As the ski craze hit America in the 1960s and 1970s, almost every city in the U.S. had an independent ski shop, filled with dozens of independent ski brands. These shops were sometimes ski and sports stores, other times ski and surf shops. It all depended on the climate, the market, and the local tastes.
At the center were skiers, or ski fans, who assembled the skis from various parts. You picked a ski, a set of boots, a binding, poles and perhaps, if you were lucky, a jacket, ski pants and hat and gloves. Each of these products came from a separate small manufacturer.
This same principle applied to the skateboard, which came around in the late 1970s. You assembled your own vision of a sporting package, along with the help of the store.
Hundreds of Local Sporting Brands
Skiing exploded after World War II. It had been a European sport, and not a particularly democratic one. But after the war, television and the Olympics arrived. For the first time, Americans saw these handsome skiers, in pristine snow covered towns. Movies like Charade sold the glamor of skiiing; Cary Grant’s outfit is even dissected on a movie site. Walt Disney designed the look of Squaw Valley for the Olympics. And local promoters like Sepp Kober created skiing in warmer climates of the southeast.
Even more resorts and retailers followed. Some retailers were related to the resorts as well (analogous to the golf pro shop, or tennis pro shop), and others were in town, near the resorts.
But in the 1970s, the shops exploded, even in warm weather climates. Before a trip to Steamboat, Stratton or Mount Snow, you could start your trip in your local store, and get yourself outfitted. These were all mom and pop outfits, run by ski and sport lovers.
One of the oldest of these ski shops extant is Lahout’s of New Hampshire. Other survivors of this era include Peter Glenn, originally of Vermont. They have nine stores, as well as a mail order operation. Carroll Reed perhaps the nation’s best known; the brand was mismanaged and is no longer, though it has appeared as a store brand. In Colorado, there is The Ski Shop, dating from 1952. There are also larger ski shop chains, including Sun & Ski Sports. Sarasota, Florida has Active Lifestyles. (The list of remaining stores is probably long. We invite readers to add comments at the bottom of their favorites).
At the center, and most visible, were the ski brands themselves. The top ones, in no particular order, were brands like Rossignol, K2, Yugoslavia’s Elan, Olin (yes, made by the chemical company), Dynastar and Hart. AMF, the conglomerate sports company (Voit, Hatteras, Alcort) owned Head. For boots, Nordica (the first one to have bring giant colors like yellow), Tecnica and Hanson quickly come to mind.
After the 1960s, safety bindings became much more important, as in previous decades, skis were all held to the skier by straps, which created a danger when you fell. Top bindings were typically Spademan, Solomon, Tyrolia or Look.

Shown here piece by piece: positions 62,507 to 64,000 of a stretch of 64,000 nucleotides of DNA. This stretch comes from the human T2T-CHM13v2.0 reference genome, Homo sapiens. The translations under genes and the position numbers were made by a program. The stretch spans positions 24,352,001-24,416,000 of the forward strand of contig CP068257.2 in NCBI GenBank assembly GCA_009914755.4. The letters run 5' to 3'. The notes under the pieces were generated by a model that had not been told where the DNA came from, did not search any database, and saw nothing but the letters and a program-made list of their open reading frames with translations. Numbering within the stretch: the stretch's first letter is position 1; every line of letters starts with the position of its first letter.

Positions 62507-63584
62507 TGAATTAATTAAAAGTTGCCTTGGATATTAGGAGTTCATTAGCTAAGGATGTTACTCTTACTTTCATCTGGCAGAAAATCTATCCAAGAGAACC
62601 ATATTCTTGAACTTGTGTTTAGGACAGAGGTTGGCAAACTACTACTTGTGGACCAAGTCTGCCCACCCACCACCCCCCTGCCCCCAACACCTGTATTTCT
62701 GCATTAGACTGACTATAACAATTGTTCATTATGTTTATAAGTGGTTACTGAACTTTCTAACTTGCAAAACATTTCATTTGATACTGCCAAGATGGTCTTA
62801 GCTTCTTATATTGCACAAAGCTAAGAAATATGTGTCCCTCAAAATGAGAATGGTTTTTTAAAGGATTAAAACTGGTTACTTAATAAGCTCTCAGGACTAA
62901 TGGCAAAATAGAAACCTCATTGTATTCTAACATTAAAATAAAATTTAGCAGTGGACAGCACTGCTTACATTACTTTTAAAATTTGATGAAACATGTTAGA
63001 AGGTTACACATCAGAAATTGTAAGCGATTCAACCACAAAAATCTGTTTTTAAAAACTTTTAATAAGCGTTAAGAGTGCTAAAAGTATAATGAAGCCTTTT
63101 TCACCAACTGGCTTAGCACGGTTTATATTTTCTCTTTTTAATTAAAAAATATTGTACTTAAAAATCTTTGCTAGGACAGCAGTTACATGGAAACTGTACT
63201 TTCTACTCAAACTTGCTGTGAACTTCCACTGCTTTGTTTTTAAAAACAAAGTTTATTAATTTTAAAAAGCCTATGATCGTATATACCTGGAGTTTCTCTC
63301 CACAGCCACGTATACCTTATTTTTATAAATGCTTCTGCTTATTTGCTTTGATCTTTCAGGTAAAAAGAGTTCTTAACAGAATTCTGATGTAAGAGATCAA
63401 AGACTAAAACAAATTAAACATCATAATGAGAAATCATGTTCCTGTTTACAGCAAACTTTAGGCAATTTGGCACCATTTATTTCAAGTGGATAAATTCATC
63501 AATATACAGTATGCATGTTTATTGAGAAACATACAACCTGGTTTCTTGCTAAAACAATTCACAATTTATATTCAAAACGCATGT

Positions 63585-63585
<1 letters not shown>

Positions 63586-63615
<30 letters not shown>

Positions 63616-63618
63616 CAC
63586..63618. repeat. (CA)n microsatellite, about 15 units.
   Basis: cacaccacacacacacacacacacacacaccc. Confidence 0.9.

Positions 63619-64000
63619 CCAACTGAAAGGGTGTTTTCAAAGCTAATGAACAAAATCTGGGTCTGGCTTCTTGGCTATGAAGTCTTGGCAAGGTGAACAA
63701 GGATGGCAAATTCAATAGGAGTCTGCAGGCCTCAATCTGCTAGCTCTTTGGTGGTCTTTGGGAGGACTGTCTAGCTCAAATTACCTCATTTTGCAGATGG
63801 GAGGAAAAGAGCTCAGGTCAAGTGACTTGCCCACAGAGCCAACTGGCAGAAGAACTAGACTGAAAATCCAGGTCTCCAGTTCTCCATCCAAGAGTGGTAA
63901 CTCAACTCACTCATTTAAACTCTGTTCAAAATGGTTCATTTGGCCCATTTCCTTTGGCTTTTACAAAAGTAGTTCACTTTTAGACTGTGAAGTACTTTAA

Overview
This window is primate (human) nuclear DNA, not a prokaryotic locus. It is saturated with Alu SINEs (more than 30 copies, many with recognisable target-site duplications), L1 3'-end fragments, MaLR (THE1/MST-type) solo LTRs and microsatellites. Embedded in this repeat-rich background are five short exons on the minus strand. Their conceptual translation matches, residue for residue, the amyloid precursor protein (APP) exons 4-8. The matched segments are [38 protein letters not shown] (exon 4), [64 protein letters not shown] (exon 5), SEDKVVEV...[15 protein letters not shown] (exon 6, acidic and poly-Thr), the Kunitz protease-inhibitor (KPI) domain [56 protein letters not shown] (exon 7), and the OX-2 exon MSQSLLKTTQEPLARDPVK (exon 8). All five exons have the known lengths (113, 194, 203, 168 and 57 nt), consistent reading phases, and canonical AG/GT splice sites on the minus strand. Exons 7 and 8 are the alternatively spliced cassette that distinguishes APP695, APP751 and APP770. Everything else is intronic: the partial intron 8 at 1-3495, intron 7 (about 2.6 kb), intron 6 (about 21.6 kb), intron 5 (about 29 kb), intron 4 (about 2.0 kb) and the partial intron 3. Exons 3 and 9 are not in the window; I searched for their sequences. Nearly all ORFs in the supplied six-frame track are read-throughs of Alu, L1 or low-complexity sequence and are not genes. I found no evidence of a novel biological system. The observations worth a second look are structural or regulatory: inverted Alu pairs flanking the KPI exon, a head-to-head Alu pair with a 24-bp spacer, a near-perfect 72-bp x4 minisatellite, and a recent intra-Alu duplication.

The website Skiiing History has a history of safety bindings. At one time there were dozens of brands, including A&T, ABC, Alta, Aspen, Attenhofer, Cervin, Cober, Cubco, Cortina, Dovre, Eckel, Evernew, Geze, Gresvig, Goodman, Gripon, Kenny K, Krystal, Look, Marker, Meergans, Miller, Northland, O-U, P&M, Persenico, Ramy, Ski-Flete, Ski Free, Spearhead, Stowe Flexible, Top, Tyrolia, U.S. Star and Werner.
Ski poles, too, had a wide variety of choices, though they were not as plentiful. Originally, they were bamboo, and later aluminum. And ski clothes had a universe of brands too. Think Obermeyer (from retailer Klaus Obermeyer), CB (from CB Vaughan Jr.), Skyr and White Stag.
Dozens of Brands, Companies
This universe of independent, competitive brands ensured that local retailers could have a mix of products and vendors. Even something as complex as a snowmobile had dozens of brands, including John Deere, Rupp, Sno-Jet and Fox-Trac.
Each store, then, could create its own brand and identity around the different lines it carried, and the expertise it had. In this time, there was no awful big box, with a surly clerk and a woke corporate positioning. Instead, you had an immediate social atmosphere, and a willingness to spend money.
Very often, the ski shop also became a social center. Part of the work of the local ski shop was not just selling the skis, but encouraging local ski clubs in offering ski trips. There was, of course, a social element of this in the 1970s. Church youth groups would go, as would singles and family groups.
Below, a view of some 1970s ski brands.
In the comments section below that, we invite readers to tell us about their local ski store, either new or established.